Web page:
(Rom 3:8 ESV) 8 And why not do evil that good may come?–as some people slanderously charge us with saying. Their condemnation is just.
Notice the charge Paul responds to: “why not do evil that good may come?” Why were such charges being made against Paul? Well, he’d just written,
(Rom 3:3-4 ESV) 3 What if some [Jews] were unfaithful? Does their faithlessness nullify the faithfulness of God? 4 By no means! Let God be true though every one were a liar, as it is written, “That you may be justified in your words, and prevail when you are judged.”
Paul says that the unfaithfulness and unrighteousness of the Jews redounds to demonstrate the faithfulness and righteousness of God. (Paul uses “righteousness” and “faithfulness” to refer to God’s honoring of his covenant with Abraham to save those with faith.)
Thus, he says, the Jews’ violation of their covenant with God demonstrates God’s commitment to the covenant, because God will save by faith not works.
“Their condemnation is just”
He also says in v. 8 regarding his accusers, “Their condemnation is just.” Pay close attention. Those who misinterpret “one is justified by faith apart from works of the law” as license to sin are at risk of a just condemnation! Not because they use the verse to approve sin but because they accuse Paul of teaching license. The accusers are seeking to deny to others the joy of grace!
Why on earth would they be condemned? Well, for the same reason the false teachers in Galatia were condemned for teaching a false gospel. You see, both the Roman and the Galatian false teachers were arguing that salvation by faith leads to sin and therefore we should add God-given laws as essential to salvation. In particular, they were setting up certain boundary markers to distinguish the saved from the lost — and so they argued that faith in Jesus was just one of several markers.
In Galatia, they added circumcision and the celebration of special Jewish days — Sabbaths and feast days. In Rome, they seem to have added avoiding meat and special Jewish days (Rom 14) — at the least.
Today, we add a cappella singing, weekly communion, and a plurality of elders as “marks of the true church” — that is, laws that must be obeyed or else faith in Jesus is voided — even if those who violate these markers do so with the purest of pure hearts.
It’s not that celebrating the Sabbath, being vegetarian, or being circumcised damns. They don’t. But adding anything to faith in Jesus as essential to salvation risks condemnation — because as soon as we add obedience to this particular rule as a term of salvation, we’ve made faith insufficient, not only to save but to transform. We’ve undercut God’s entire redemptive scheme, substituting human wisdom for God’s. And that damns.
Abraham and David
V. 4 quotes —
(Psa 51:4 ESV) 4 Against you, you only, have I sinned and done what is evil in your sight, so that you may be justified in your words and blameless in your judgment.
This is David’s psalm in response to God’s forgiveness after his adultery with Bathsheba. David declares that God forgives his sin in order to demonstrate, not David’s righteousness, but God’s! But David was a man of faith.
(Rom 3:5-6 ESV) 5 But if our unrighteousness serves to show the righteousness of God, what shall we say? That God is unrighteous to inflict wrath on us? (I speak in a human way.) 6 By no means! For then how could God judge the world?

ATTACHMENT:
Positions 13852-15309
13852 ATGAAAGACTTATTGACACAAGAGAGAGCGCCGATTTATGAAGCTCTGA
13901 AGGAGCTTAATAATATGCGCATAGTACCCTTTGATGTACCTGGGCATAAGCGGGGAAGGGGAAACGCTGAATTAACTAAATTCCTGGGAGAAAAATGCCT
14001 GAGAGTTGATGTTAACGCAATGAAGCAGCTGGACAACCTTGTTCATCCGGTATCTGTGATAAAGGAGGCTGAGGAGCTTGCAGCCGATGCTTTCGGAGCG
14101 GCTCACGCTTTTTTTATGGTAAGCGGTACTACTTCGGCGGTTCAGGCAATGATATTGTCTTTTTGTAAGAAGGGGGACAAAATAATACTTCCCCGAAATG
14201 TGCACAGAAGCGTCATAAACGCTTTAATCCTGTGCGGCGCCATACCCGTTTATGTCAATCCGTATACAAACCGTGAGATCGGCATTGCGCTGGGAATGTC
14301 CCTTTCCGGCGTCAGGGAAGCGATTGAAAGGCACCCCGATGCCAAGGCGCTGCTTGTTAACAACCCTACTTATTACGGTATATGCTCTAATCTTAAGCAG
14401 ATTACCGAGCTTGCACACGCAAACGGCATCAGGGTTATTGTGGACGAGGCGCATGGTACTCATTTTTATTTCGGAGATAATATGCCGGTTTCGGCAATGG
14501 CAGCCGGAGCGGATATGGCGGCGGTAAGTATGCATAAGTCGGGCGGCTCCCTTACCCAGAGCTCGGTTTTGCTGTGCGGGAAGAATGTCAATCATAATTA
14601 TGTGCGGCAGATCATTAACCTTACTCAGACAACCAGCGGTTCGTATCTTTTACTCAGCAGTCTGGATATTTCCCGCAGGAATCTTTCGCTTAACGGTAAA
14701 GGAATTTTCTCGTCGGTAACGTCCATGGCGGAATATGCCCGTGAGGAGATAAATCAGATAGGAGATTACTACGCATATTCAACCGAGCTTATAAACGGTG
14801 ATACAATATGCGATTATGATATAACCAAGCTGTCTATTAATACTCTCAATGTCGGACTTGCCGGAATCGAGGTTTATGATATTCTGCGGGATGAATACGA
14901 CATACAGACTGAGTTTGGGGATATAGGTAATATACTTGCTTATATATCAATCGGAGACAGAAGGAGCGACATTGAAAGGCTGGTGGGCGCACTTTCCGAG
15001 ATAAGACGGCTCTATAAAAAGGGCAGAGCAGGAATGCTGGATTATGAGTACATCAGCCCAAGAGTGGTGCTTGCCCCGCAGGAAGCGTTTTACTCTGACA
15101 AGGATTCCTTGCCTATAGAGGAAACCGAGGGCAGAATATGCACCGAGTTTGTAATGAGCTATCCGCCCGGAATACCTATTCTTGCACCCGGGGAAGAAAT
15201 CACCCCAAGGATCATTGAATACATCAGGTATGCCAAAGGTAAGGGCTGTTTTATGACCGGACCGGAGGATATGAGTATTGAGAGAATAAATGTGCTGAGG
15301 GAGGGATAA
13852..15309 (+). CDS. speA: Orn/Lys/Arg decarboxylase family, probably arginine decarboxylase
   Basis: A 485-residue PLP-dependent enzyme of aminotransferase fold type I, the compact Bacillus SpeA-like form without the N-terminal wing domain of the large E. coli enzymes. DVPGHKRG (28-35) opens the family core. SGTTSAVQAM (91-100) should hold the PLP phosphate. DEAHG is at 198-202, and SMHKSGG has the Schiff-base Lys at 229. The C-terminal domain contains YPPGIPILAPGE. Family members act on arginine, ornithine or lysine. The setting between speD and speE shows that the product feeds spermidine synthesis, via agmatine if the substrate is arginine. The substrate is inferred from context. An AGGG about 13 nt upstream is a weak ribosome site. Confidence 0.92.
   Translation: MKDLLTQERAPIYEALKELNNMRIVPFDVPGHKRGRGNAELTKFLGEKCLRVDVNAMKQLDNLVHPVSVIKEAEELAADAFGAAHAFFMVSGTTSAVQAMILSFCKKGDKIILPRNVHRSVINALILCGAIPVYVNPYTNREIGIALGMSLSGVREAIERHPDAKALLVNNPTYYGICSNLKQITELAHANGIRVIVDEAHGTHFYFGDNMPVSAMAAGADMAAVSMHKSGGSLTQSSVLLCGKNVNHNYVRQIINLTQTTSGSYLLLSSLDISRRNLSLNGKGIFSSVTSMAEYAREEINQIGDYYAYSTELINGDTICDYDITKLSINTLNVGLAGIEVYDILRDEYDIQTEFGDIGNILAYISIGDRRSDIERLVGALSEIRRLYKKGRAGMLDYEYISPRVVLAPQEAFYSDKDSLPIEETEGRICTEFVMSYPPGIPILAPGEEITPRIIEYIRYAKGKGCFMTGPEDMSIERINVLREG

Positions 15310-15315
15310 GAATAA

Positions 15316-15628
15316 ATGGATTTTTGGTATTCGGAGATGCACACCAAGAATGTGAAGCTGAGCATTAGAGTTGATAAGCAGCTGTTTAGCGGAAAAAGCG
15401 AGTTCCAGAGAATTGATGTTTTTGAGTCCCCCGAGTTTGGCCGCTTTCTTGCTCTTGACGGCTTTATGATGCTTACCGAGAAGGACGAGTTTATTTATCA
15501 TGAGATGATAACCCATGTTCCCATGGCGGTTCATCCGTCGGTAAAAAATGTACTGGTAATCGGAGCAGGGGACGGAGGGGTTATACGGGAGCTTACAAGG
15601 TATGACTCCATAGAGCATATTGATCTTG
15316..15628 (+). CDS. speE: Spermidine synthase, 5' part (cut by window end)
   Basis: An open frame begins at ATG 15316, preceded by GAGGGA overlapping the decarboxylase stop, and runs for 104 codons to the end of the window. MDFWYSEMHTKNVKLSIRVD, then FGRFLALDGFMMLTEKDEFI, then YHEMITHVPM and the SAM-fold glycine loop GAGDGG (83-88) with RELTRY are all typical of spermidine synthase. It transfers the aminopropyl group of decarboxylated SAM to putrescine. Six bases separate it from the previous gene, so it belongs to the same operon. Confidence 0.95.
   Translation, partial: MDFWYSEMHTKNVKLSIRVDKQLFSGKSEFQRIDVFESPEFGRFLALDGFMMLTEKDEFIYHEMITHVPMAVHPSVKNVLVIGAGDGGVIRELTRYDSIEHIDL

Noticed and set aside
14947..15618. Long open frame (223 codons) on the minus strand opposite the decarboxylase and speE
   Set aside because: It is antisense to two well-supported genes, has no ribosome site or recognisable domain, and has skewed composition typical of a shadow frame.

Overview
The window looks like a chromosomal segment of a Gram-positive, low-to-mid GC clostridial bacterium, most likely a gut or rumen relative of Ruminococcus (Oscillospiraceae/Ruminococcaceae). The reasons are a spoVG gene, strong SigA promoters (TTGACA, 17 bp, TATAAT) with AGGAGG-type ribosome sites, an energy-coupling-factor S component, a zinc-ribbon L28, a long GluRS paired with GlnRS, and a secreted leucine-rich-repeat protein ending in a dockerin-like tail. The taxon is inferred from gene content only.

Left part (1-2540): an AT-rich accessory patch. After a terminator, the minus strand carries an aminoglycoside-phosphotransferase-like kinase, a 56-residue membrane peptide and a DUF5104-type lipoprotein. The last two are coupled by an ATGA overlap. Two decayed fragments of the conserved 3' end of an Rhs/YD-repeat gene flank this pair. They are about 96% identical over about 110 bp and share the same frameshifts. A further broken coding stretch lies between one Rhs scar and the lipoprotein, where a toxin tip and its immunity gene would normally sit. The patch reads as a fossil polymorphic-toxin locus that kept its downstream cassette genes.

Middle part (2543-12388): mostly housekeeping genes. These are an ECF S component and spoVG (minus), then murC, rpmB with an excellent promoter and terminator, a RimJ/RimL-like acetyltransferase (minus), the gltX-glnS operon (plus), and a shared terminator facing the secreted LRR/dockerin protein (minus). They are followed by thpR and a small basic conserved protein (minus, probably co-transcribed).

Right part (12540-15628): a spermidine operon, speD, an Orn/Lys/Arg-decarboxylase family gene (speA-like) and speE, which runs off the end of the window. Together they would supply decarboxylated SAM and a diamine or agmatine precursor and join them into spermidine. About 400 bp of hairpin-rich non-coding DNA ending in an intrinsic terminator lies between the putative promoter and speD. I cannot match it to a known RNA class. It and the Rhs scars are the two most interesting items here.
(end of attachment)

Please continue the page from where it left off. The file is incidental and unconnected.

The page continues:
But, Paul quickly clarifies, God will indeed judge the world, and he will indeed inflict wrath. (But, Paul, who suffers wrath if God saves the unrighteous?)
Paul then lists many Old Testament verses declaring the Jews to have been disobedient.
(Rom 3:20 ESV) 20 For by works of the law no human being will be justified in his sight, since through the law comes knowledge of sin.
You see, we are only accountable for so much of God’s will as we know, and so the Law of Moses produced more knowledge of God’s will, making obedience all the harder.
The sad irony is that the better we understand God’s will, the more accountable we are to actually do it — and we can’t.
(Rom 3:21-22a NET) 21 But now apart from the law the righteousness of God (which is attested by the law and the prophets) has been disclosed – 22 namely, the righteousness of God through the faithfulness of Jesus Christ for all who believe.
Paul now explains (Paul expects us to have an attention span that extends for chapters, not verse by verse) how God can hold people accountable, subject some to wrath, and yet save the unrighteous.
It’s very simple. If you believe in Jesus, you’re saved by God’s commitment to his covenant to save those with faith (as attested by the Torah, which includes the covenant with Abraham — and the prophet David, among many others) through the faithfulness of Jesus — his obedience to God and his fulfillment of Isaiah prophecy that the Messiah would suffer and die for our sins.
Therefore, even though we are unrighteous (in the sense that we don’t merit salvation), God saves us by the merits of Jesus. That makes us like Abraham and David. But God does not save all the unrighteous — only those with faith.
Why not sin that grace may abound?
Now, Paul has very subtly answered the question: Why not sin that grace may abound? — a question he returns to famously in Romans 6. Here he gives but a preview. And it’s lost in the English translation.
To access the faithfulness of Jesus, we must be “believe.” But to believe is to “have faith” — which in the Greek idiom, includes loyalty, submission, and repentance. Or, we might say, faithfulness.
Paul hints at what is to come by declaring —
(Rom 3:31 NET) 31 Do we then nullify the law through faith? Absolutely not! Instead we uphold the law.
This is hardly self-explanatory — and is very confusing to many. But, of course, if Paul expects converts to obey God’s will, he can hardly dismiss the law as irrelevant. He must uphold it — but not at all in a legalistic sense.
How does that work? We need to turn to chapter 6 …